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An American in Prague: Part III

Photo of Prague

(Photo courtesy of Gail Mardirosian)

Gail Humphries Mardirosian, CAS professor, is in Prague on a Fulbright scholarship to direct a long-lost play written by prisoners at the Terezin concentration camp. Her work includes teaching acting at Prague’s Academy of the Performing Arts and engaging AU students in the play and Prague’s cultural life.

Check back with 'Off Ward Circle' for more stories as Mardirosian shares her experiences over the next few weeks.

Part I

Part II

April 6, 2009 - Magical and mysterious Prague continues to beckon and surprise. There have been so many wonderful happenings since I last wrote. 

Theatre alumni visited me here - two former students who have continued to be near and dear to me. One lives in America and is a very successful business theatre entrepreneur, while the other is quite a musical theatre star in Germany.  In addition, we were joined by the young daughter of one of these alums. It was great it was to see Prague and dance the streets of this glorious city through the eyes of a child. One of my favorite photos to date was a spontaneous shot taken on our way into the Old Town Square. We shared a very short and intensive visit, recalling our work on CABARET at American University years ago. We pondered the passage of time, spoke endlessly about theatre and our shared belief in the arts, and thrived in this great environment.  It was chilly and foggy at night and the brisk air just seemed to fuel our dialogue and allowed for another of my favorite Prague photos.

I continue to receive feedback from the students who visited and shared Prague during spring break. They seem to have been deeply impacted by the various artistic experiences while they were here, either as participants in workshops, or as observers watching the inspiring creation of art.  

Voices of Terezin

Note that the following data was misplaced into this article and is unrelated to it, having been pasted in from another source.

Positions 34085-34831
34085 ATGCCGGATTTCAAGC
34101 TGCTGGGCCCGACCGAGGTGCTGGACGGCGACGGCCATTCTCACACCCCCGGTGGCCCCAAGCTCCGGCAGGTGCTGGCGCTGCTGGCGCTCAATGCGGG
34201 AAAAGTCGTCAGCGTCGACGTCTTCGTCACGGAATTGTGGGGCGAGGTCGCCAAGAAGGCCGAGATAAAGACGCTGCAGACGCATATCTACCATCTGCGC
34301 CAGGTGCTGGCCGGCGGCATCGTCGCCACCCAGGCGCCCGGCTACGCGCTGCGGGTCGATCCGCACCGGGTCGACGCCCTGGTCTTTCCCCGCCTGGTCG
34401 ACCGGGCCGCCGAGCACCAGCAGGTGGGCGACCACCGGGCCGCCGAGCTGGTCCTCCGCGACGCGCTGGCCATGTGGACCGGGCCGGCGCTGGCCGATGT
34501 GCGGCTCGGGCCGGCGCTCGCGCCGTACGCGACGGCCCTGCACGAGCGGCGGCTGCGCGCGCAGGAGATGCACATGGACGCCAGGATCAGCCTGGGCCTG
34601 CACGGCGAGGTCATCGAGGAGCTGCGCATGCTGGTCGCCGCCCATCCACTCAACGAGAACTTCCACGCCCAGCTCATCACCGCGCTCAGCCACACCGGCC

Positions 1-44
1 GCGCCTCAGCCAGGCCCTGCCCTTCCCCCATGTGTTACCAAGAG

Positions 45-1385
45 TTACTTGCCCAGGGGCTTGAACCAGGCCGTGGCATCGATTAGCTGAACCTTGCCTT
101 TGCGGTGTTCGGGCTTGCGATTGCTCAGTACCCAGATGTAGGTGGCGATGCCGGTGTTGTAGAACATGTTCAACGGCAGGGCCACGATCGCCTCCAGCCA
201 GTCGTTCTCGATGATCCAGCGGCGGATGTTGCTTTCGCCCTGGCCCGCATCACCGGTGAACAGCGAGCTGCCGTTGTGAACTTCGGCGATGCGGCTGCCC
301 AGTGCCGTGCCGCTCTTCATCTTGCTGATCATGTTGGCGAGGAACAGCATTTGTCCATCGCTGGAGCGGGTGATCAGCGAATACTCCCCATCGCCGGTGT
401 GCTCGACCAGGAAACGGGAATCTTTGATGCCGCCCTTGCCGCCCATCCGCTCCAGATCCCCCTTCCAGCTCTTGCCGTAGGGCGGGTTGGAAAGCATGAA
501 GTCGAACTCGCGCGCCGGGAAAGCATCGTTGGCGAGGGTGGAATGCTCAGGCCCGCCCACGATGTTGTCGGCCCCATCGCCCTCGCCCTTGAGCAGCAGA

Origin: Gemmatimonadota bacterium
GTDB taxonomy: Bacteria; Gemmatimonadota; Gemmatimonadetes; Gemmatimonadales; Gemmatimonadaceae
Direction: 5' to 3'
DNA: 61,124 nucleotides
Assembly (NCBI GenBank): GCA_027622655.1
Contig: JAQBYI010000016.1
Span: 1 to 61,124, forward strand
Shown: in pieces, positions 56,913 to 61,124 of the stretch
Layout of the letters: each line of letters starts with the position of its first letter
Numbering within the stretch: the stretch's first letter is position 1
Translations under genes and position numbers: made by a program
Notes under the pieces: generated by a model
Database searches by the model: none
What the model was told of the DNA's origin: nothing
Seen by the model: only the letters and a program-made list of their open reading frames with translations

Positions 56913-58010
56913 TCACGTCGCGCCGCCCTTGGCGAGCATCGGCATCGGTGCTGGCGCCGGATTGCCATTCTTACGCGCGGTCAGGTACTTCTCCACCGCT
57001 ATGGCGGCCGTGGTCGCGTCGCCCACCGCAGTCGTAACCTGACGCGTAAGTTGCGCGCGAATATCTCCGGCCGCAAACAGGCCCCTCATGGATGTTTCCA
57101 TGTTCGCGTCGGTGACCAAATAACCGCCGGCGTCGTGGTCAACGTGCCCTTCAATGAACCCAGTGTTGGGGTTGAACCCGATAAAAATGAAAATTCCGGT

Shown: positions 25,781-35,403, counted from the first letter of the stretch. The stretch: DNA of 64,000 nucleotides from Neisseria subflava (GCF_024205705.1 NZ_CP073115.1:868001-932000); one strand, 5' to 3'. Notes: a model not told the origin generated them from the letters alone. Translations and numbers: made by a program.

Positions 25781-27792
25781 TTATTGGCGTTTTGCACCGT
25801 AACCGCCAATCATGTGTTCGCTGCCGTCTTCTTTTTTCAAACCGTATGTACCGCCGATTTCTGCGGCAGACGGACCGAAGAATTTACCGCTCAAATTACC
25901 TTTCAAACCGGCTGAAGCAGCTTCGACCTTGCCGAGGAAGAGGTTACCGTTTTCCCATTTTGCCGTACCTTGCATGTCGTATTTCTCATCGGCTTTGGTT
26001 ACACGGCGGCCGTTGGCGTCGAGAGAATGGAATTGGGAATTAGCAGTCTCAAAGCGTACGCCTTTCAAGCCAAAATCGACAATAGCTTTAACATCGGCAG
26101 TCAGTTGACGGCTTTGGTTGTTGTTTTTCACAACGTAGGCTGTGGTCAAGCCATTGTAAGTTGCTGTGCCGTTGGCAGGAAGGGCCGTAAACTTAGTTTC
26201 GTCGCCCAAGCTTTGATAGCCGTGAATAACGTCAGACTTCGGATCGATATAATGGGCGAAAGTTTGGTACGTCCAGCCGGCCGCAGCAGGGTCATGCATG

Then, there are rehearsals for the Voices Of Terezin project. I continue to imagine the possibilities. The entire process is endlessly challenging and rehearsals are simply fascinating.  Sometimes we all literally do speak the same language of the arts and other times we have English and Czech going simultaneously and full force as we discuss motivation, the meaning of the characters, this important piece and artistic choices. My mantra as the director continues to be one that says keep your eye on the course. I know that the shape will unfold as it should as we continue to rehearse. The play is striking and powerful and we marvel that two young men, incarcerated at Terezin, could have possessed such vision and understanding of the world around and beyond their immediate one.

'Beautiful for students and teachers'

The presentation on my research and practice of arts education in the U.S. for students and faculty occurred at Charles University. It was the slowest that I have ever spoken in my life, because the professor who hosted me requested that I speak slowly in order for her students to understand my English. The education students were great and it was a magnificent time of sharing. Their questions were on target and very interesting. One student surprised me when she asked about obstacles for the use of arts integration in America. She said that this approach of using the arts as a strategy for learning seemed to be quite ‘beautiful for students and teachers,” but she wondered if I had encountered any obstacles with the Imagination Quest project that I was sharing. What an amazing question, really. The road to acceptance of the arts in education in America, whether as a tool for learning across the curriculum or as discrete subjects, is laden with obstacles. I often feel frustrated by them. It delighted me that this frustration didn’t read through in my presentation because the positive nature of the arts as a change agent in education and as a giant for educational reform is the key. At the end of my presentation, the hosting professor gave me a beautiful photograph of the Karolinum where I had seen the commencement last month and an exquisite medal from the University that is given to outstanding teachers.  I was deeply touched and I cried.

I also had an inspiring visit to the University of Goteborg in Sweden last week. Presenting master classes to musical theatre and opera students in their conservatory was a splendid experience. Yet, again, I was reminded of the charge and challenge of the artist that exceeds any geographic boundary. I was also reminded of how exciting teaching truly is when the student is ready, eager and a sponge. I returned exhausted and exhilarated, having received and given much. Augusto Boal, a theatre practitioner for who I have great admiration, once wrote that “Theatre is the art of looking at ourselves.” It is fascinating to see ourselves in others and vice versa and then to see and understand the particular and the universal in and through the arts.

I am still climbing the rugged 98 steps to my apartment!  However, I feel as if I have reached the first level in the climb with ease and regularity in this metaphor for my residency in Prague.  There is a welcome mat on the second story that says HOME in English. When I reach that level, I know that I am halfway up the climb and it is a greatly appreciated sign. I haven’t reached it yet metaphorically, but I am moving upward and the journey is extraordinarily exciting!